Extra! May/June 1996

    The Think Tank Spectrum

    The media are liberal, CBS correspondent Bernard Goldberg claimed in a recent column in the Wall Street Journal (2/13/96). His proof? CBS reporters are allegedly instructed to identify the Heritage Foundation as "conservative"--but in a story on the flat tax, his CBS colleague Engberg failed to label another Washington-based think tank, the Brookings Institution, as "liberal." While Goldberg only provided this one anecdotal example, he could have found more cases. In January 1996, according to a search of the Nexis database, major papers cited Brookings 185 times; only once was the think tank referred to as "liberal." (The vast majority ...


    How Alternative Is It?

    Around 300 journalists, activists and critics crowded into a room at the Media & Democracy Congress in San Francisco on March 1 to discuss the coverage of issues related to gender. For once, alternative and progressive media came under as much fire as the commercial mainstream. Nation columnist Katha Pollitt recalled that in 1995 she had written a column decrying the absence of African-Americans in the progressive press. "I could have written almost the same article about the issue of gender," she told the Congress. "If you look at the mastheads of most left-wing magazines, they are dominated by men...white ...


    We Feel Your Pain

    "As corporate America looks beyond downsizing," began an item in March 19's Wall Street Journal, "executives search for smart ways to handle virtual offices, telecommuting and team environments." As part of "corporate America," corporate-owned media also appear interested in "looking beyond" mass layoffs--but certainly not in challenging them. It's true that coverage like the New York Times' special series, "The Downsizing of America" (3/3-9/96), was a welcome exception to the major media's neglect of the crisis of widespread job loss and insecurity. But although those reports conveyed some of the painful effects of corporate layoffs on families and communities, they ...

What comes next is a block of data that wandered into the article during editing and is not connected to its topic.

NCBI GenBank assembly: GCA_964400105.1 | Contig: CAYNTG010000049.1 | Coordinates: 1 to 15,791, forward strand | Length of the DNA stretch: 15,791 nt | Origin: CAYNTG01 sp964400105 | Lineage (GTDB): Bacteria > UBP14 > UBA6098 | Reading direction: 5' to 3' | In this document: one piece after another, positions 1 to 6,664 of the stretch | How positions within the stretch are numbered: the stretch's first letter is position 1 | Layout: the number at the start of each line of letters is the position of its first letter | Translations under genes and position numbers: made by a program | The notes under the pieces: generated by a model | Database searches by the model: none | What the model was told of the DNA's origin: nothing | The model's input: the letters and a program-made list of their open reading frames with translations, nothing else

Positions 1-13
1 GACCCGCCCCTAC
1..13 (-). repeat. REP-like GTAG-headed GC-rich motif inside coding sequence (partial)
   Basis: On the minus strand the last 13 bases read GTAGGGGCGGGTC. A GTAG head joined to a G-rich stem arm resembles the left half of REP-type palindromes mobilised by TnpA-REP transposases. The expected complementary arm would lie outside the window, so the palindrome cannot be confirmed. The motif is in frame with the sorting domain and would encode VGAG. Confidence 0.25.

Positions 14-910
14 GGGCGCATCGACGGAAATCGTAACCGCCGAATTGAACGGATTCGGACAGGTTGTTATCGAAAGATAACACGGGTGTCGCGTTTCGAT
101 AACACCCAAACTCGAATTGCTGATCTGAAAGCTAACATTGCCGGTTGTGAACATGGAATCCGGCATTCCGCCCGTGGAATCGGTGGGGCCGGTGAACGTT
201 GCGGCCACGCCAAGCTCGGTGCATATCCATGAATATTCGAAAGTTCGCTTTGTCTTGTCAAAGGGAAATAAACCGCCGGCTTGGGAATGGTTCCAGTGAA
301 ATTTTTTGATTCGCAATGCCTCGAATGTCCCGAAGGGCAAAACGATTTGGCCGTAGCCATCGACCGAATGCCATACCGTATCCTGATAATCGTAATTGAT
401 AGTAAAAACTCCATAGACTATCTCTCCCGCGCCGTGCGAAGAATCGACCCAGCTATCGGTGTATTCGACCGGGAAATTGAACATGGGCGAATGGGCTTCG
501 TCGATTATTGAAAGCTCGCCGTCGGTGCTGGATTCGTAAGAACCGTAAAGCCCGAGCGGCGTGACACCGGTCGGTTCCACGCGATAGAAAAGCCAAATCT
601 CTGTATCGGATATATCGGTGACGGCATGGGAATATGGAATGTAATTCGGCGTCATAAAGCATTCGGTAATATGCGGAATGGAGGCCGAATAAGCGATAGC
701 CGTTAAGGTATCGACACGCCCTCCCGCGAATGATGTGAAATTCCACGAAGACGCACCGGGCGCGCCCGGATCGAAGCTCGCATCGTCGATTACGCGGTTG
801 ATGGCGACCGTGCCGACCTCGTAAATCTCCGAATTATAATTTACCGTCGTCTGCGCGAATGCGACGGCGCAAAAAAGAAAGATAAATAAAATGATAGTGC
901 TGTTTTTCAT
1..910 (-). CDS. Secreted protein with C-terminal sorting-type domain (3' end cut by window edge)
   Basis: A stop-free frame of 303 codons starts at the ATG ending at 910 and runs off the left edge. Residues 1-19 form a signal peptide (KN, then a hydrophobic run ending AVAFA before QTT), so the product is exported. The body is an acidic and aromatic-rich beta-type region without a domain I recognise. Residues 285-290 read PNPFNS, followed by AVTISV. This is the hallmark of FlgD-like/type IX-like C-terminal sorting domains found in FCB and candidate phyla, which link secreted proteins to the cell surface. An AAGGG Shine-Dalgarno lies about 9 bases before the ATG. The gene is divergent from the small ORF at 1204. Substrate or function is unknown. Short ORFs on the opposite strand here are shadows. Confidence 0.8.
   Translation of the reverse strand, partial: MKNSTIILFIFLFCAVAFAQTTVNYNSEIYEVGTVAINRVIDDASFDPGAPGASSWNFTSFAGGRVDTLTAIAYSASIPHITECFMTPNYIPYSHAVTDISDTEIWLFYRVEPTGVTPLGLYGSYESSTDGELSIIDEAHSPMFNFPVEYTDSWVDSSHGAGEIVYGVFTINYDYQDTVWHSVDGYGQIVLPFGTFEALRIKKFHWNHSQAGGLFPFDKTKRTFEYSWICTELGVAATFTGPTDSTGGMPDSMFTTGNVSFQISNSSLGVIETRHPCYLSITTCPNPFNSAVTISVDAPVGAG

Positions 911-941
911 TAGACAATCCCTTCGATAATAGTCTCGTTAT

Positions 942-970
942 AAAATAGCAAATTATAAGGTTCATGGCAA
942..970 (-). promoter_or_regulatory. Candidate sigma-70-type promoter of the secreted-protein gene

Net Loss:

    The change is subtle, and misleading by design, but the Internet is in full transition from a participatory interactive communications network to a broadcast medium dominated by electronic commerce. The transition is occurring under the guise of making the technically daunting Internet cheaper and easier to use. At first glance, this new promise by corporate America to liberate cyberspace from its high-tech mantle appears to be a victory for ordinary people. However, as with most new technology, there's a hidden agenda that obscures the true cost of the deal. AT&T, MCI and other phone companies are in a race to ...


    It's the Mexicans, Stupid

    Patrick Buchanan's campaign for the Republican presidential nomination presented the establishment media with a dilemma: How do you present someone as an extremist when you've employed him as an opinion-shaper for many years? The need for most media to label Buchanan as out of the mainstream may not stem from his well-documented record of bigotry and intolerance. After all, Buchanan had much the same record in 1992, when he contested George Bush's presidential bid, but there were fewer descriptions of Buchanan as an "extremist" then. It wasn't until 1996 when Buchanan made opposition to NAFTA a centerpiece of his campaign, ...



Articles in the print edition

Enforcing the New World Order

Adding Fuel to the Fire

Watching the Watchdogs

Talking About Talk

Triage at Public TV

We Feel Your Pain

The Right Has a Dream

Radio Days